Overall, this is an example of a good presentation. It's personal and makes the viewer feel emotionally connected (not emotionally manipulated) by the applicant (Kang Sung Su).
Sung Su needed to be a little more clear in some of the language he used when referring to who was going back to school, but the message is clear by the end of the supplemental essay.
Clear and concise connects with the committee.
This is another creative presentation, albeit a little gimmicky. IMHO, this would pass the adcom's sniff test. However, the applicant could chose a different song because "Call Me Maybe" is the next "Bye Bye Bye".
A suggestion - dump the subtitles - instead slow the video down and zoom in on the playing card text. Otherwise, the impact of the card tricks is lessened Just don't make the adcom stop and zoom to read because Jeff Carbone has to view the supplemental on an iPad for the love of God.
One last point - "Offer me Maybe" as a closer is good in that it asks for action, but it is poor in that no one in the US uses the term as an idiomatic expression. If they do, it's probably not a legal profession in 49 states.
This supplemental slide presentation belies the fact that the applicant is probably a very competitive candidate to MIT Sloan. Overall, I felt that the applicant failed to connect, or even understand who would view this presentation.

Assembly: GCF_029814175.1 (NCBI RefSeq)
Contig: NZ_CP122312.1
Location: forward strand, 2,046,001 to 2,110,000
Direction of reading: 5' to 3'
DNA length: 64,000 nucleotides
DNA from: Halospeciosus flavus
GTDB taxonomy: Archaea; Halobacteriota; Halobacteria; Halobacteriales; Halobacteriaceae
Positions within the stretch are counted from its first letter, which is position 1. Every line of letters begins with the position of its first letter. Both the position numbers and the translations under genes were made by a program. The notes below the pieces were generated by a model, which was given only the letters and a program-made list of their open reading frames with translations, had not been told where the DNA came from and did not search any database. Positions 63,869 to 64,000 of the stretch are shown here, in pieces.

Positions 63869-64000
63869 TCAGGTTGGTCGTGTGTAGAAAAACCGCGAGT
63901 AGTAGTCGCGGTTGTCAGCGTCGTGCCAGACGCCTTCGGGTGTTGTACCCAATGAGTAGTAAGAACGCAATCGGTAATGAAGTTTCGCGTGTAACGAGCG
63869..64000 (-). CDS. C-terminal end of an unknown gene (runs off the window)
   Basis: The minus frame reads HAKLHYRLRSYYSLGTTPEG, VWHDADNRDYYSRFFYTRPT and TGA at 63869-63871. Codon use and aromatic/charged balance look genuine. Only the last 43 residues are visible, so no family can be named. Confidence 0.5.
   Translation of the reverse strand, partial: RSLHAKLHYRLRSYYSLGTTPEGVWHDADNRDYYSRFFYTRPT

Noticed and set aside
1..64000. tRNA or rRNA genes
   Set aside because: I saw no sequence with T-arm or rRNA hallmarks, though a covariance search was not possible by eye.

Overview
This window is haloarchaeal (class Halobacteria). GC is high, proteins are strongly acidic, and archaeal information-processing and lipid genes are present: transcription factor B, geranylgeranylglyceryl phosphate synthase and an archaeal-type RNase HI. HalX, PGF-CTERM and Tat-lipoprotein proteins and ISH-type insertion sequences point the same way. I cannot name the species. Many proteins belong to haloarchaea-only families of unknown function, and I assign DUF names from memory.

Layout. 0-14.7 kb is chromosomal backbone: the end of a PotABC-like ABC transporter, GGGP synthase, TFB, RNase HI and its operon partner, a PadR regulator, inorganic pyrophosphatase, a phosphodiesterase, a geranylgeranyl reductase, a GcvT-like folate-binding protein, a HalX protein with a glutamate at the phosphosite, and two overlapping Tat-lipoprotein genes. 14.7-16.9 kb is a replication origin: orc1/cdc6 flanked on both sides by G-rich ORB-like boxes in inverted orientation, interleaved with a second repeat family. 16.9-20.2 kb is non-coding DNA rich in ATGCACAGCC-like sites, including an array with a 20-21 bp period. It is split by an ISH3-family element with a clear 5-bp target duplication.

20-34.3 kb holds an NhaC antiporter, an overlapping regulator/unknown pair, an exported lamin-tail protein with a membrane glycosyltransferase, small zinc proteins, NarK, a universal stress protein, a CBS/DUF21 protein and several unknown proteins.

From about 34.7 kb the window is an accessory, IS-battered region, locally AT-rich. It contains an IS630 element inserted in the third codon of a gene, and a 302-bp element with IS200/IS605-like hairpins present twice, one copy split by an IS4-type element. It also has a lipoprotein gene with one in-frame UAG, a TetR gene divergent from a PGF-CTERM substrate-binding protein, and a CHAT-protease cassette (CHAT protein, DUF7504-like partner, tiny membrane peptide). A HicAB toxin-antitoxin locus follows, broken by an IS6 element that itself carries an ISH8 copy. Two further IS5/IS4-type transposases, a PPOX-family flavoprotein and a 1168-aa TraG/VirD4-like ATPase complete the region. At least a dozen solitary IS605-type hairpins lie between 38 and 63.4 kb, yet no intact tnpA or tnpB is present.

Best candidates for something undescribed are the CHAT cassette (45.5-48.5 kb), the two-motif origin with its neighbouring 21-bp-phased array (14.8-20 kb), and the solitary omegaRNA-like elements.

Read through it and ask yourself if you feel a supple, yet mental connection with the applicant.
In all seriousness, I believe there is a generic element here - most notably - no pictures of the applicant. There is no introductory slide with the applicant's name, presentation theme, or sense of solid direction. Remember, that presentation has to stand on its own as a coherent entity.
Interests Slide - I thought that Indian Classical Music tip was good - how about running with that for the first slide? It would have been good to see some onstage photos here.
Also, is "Nucor" really an interest you want to tell the adcom about? You may love your job, but it seems odd that Nucor, Accents and TimeMachine are interests. I do understand that building a Time Machine could have been the crux of the cover letter essay for Sloan. However, each essay needs to stand on its own because Jeff (who's Jeff? Exactly) was only issued one iPad. That is, he should not have to keep going back to a prior essay to cross reference a point being made here. Don't make him do the work.
Belief(s) Slide - Quoting others is not advised because you are using others thoughts to represent your own. Just state what you believe in - the adcom does not care what Thomas Paine thinks. The adcom wants to know "that you" and "what you" think. In fact, most of the public figures referenced are better off at an EMBA program.
I can tell that the applicant here is smart, accomplished and is a contributor, but this Sloan presentation could be improved.